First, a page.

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Leon Lett, Super Bowl XXVII

Leon Lett, Super Bowl XXVII

Illustration for article titled Meet Deadspin’s Super Idiots: Here are the dumbest plays in Super Bowl history
Image: AP

The ultimate moment in being able to laugh about it later, the only thing that Lett cost himself with his premature celebration of a would-be fumble return for a touchdown was having his name in the record book of having scored in the Super Bowl. Some folks with Super Bowl pool boxes surely were ticked off, too, but Lett and the Cowboys still got their Super Bowl rings after blowing out the Bills, 52-17 — which already was the score when Lett had his embarrassing moment of getting caught from behind by Don Beebe. The guy who really gets off the hook for this play is Jimmie Jones, who looked the other way as Beebe ran right past him, failing to deliver a block or even alert Lett that a man was coming up behind him. Jones had his own touchdown earlier in the game, while Lett got a measure of redemption by recording the Super Bowl-ending sack… then 10 months later, had a blunder on Thanksgiving that actually did cost Dallas a game and sealed Lett’s fate as being remembered more for his goofs than for his two Pro Bowls and three Super Bowl rings.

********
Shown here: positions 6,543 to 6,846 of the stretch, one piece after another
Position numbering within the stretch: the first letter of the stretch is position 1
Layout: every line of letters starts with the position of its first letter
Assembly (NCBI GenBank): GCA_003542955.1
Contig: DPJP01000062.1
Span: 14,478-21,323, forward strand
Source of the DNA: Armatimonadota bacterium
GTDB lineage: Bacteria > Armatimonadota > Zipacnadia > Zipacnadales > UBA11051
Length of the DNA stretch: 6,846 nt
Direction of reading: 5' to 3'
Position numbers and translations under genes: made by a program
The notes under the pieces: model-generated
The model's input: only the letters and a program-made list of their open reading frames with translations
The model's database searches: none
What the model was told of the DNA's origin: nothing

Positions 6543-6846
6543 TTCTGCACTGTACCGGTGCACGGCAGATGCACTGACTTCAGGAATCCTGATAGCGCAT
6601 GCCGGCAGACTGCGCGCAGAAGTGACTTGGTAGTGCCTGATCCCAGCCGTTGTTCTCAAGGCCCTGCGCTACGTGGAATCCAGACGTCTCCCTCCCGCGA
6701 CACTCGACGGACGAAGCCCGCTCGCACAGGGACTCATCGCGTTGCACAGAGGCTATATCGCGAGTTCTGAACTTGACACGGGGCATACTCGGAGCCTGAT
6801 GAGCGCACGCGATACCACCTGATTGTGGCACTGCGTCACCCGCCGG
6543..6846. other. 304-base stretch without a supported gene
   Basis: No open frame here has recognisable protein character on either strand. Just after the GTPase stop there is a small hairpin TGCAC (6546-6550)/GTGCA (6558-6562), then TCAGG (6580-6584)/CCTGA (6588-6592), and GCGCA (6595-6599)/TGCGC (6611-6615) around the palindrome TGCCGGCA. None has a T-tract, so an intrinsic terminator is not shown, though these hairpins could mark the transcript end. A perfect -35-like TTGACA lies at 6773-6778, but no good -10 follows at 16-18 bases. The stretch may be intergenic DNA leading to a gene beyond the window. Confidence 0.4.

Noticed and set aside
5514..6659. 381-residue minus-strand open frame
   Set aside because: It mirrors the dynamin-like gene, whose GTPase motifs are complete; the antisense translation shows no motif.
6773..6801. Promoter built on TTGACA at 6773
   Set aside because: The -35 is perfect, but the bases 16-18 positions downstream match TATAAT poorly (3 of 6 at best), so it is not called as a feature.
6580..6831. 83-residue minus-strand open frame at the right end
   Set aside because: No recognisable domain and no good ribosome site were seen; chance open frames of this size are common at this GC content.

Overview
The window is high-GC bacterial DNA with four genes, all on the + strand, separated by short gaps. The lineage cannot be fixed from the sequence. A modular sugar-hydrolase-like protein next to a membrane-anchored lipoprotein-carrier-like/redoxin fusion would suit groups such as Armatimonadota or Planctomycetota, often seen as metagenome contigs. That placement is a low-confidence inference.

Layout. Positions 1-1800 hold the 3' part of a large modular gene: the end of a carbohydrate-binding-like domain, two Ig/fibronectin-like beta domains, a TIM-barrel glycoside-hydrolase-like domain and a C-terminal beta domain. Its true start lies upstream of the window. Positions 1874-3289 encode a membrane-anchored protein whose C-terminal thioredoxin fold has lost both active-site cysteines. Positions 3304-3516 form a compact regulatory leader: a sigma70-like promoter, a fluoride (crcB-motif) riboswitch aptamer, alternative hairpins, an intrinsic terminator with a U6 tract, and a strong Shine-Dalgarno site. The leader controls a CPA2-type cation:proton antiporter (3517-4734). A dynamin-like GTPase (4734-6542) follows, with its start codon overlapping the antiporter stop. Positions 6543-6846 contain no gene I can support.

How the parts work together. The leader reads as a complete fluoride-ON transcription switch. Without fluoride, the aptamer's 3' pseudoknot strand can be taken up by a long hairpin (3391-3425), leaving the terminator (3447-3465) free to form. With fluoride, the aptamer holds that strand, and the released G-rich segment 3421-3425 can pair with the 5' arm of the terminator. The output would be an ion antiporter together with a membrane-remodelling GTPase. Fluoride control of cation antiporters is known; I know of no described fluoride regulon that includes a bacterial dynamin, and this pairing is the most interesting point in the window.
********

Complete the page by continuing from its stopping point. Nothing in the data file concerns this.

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Bob Griese, Super Bowl VI

Bob Griese, Super Bowl VI

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Image: AP

The Dolphins trailed 3-0 near the end of the first quarter and faced 3rd-and-9 from their own 38. By the end of Bob Griese’s dropback, he already was in trouble, with two Cowboys linemen bearing down on him in the backfield. So, Griese spun and ran… and turned… and ran some more… and saw a third rusher coming… and turned again… and ran some more… and finally was brought down by Bob Lilly for a 29-yard sack, the longest in Super Bowl history. Why didn’t Griese, at any point, just throw the ball away? Why did he keep running back toward his own end zone? How did the Dolphins, facing a four-man rush with no blitzes whatsoever, allow Dallas to get that much penetration? The sack wound up meaning nothing, as the teams then traded punts and there was no more scoring until a Roger Staubach-to-Lance Alworth touchdown pass 75 seconds before halftime. The Cowboys went on to a 24-3 romp… and the Dolphins came back in the fall and embarked on their perfect season.

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Sorry to all the other Jesse Spectors for ruining your Google results.